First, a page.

McIlroy breaks silence admitting Masters effort ‘sucked’ as focus shifts to season ahead

Bernie McGuire

Rory McIlroy (Photo by Harry How/Getty Images)

It was somewhat surprising when Rory McIlroy’s name did not appear on the list of players scheduled to face the golfing media ahead of this week’s Wells Fargo Championship at Quail Hollow in suburban Charlotte, North Carolina.

McIlroy is a three-time former winner of the tournament, and along with the season-ending Tour Championship, it’s the only PGA Tour event he has also won on three occasions.

The golfer, who turns 34 tomorrow (Thursday), obviously had his reasons in not wishing to attend a formal press conference, returning as he is to a first tournament since the bitter disappointment in missing the halfway cut in last month’s Masters.


However, he did speak to a handful of media he knows well and in doing so, he slammed his Augusta National showing, and also spoke of the controversy in choosing not to tee-up in the following week’s RBC Heritage Classic, as he was required under the provisions of the new PGA Tour $US 20m ‘designated’ tournaments.

“It sucked. It sucked,” McIlroy said of his Augusta anguish in speaking with ESPN.

“It’s not the performance I obviously thought I was going to put up, nor was it the performance I wanted. Just incredibly disappointing.”

“I needed some time to regroup and focus on what’s ahead.”

And McIlroy’s decision not to travel the some three-hour drive south-east from Augusta National to Hilton Head meant facing a $US 3m fine under the regulations of the new ‘designated’ events, and a provision that he as a member of the PGA Tour Players board would have voted. Such a hefty fine, by anyone’s standard’, is based on the fact McIlroy’s already earned over $US 12m in prize-money this 2022/23 wraparound PGA Tour season.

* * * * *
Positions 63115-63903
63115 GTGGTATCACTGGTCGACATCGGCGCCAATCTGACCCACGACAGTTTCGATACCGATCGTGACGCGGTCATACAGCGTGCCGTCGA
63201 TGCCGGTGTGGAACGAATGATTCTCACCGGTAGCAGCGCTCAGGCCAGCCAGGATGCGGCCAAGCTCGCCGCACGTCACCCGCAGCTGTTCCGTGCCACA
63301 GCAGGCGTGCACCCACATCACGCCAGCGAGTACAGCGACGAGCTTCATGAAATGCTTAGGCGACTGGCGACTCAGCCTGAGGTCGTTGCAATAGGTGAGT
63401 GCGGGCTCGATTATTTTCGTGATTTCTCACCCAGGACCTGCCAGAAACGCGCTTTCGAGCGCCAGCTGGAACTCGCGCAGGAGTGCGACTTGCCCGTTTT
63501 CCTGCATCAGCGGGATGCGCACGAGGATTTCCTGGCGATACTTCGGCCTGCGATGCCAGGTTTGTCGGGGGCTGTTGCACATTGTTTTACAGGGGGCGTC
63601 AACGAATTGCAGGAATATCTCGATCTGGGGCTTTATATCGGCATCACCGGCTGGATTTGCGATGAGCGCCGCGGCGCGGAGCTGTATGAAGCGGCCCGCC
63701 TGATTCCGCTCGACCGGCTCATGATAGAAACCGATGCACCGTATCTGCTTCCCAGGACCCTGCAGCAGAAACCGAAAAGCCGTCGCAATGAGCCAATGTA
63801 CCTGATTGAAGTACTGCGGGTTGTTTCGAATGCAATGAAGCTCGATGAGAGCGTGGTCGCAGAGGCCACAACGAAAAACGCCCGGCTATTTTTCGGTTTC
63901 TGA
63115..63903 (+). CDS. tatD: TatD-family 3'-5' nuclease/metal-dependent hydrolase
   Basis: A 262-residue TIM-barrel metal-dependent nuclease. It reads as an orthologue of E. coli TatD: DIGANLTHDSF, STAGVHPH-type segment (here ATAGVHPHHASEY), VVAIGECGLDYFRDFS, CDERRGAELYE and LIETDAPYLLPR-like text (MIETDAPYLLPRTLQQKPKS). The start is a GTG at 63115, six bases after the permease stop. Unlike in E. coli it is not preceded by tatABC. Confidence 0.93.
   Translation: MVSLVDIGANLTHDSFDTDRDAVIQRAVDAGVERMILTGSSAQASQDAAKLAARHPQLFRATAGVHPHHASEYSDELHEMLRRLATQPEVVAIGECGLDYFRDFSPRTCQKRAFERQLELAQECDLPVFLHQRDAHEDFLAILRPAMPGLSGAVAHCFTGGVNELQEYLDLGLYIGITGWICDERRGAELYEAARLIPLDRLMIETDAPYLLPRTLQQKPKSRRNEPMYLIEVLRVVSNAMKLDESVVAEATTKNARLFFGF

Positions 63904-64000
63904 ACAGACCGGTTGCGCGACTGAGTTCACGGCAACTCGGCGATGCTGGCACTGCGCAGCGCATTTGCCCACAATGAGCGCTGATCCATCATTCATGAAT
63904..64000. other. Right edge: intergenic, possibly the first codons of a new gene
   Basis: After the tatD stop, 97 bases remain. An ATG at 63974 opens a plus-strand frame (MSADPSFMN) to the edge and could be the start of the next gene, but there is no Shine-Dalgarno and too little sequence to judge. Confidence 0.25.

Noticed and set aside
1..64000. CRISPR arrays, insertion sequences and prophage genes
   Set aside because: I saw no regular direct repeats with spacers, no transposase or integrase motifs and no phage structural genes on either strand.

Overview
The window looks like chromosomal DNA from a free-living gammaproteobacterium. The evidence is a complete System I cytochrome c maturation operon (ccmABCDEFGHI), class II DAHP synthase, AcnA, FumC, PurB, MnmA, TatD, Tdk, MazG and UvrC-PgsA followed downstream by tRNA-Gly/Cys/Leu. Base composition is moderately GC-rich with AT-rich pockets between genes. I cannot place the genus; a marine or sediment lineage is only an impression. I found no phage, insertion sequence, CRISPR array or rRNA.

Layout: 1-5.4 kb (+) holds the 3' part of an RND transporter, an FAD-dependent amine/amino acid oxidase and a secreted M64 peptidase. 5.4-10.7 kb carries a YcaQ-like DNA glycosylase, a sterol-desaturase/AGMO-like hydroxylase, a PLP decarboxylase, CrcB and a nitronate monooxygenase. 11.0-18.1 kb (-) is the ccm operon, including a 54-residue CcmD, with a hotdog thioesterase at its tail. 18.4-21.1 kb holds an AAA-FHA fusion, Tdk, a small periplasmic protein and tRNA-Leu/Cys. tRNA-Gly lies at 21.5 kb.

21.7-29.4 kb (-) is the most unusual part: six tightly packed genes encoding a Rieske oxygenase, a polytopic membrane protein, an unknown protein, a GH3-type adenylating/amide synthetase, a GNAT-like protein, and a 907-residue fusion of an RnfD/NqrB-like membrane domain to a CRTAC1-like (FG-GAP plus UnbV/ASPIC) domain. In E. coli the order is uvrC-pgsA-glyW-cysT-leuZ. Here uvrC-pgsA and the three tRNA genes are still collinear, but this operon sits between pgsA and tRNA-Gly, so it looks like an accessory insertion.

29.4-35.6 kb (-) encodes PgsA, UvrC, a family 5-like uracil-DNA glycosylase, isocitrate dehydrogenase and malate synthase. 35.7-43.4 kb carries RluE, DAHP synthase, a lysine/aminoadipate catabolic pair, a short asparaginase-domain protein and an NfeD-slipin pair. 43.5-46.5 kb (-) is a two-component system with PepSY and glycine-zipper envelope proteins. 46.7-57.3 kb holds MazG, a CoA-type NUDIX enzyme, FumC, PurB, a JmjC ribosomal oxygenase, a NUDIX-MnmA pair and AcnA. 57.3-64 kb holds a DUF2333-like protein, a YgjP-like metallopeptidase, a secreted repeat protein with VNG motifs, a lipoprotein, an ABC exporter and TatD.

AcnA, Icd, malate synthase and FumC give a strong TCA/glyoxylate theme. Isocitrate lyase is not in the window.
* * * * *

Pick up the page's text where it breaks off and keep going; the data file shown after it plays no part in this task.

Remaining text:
McIlroy believed it better he be at home with his family in West Palm Beach “in order to get some things in place” rather carry the emotional baggage of a poor Masters showing down to Hilton Head.

“My mind wouldn’t have been there,” he said. “It was more important for me to be at home than there.”

And now the World No. 3 is returning to competition since his Masters meltdown, it’s time he declared to focus on “the entire season still to play”.

“I’ve always thought I’ve had a good handle on the perspective on things and sort of where golf fits within my life, and trying to find purpose outside of golf in some way,” McIlroy said.

“But I think over the last 12 months, I sort of lost sight of that. I’d lost sight of the fact that there’s more to life than the golf world and this little silly squabble that’s going on between tours, and all sorts of stuff.

“So, I think I just gained a little bit of perspective and once I sort of disconnected from it a little bit, I could see things a little clearer… It was a good reset.

“I don’t know if I fully like sat down to really reflect on stuff.  LIke I never really had a chance to think about The Open at St. Andrews and everything that went on there.

“Just a ton of different stuff, and it was nice to have three weeks to just put all that stuff in the rearview mirror and just sort of try to focus on what’s ahead: three more majors, the entire golf season still to play. It was a good three weeks to sort of do all that and get refreshed and get ready for the next three months.”

Happy Birthday Rors, and good luck in boarding a fourth Wells Fargo victory stage coach this week.

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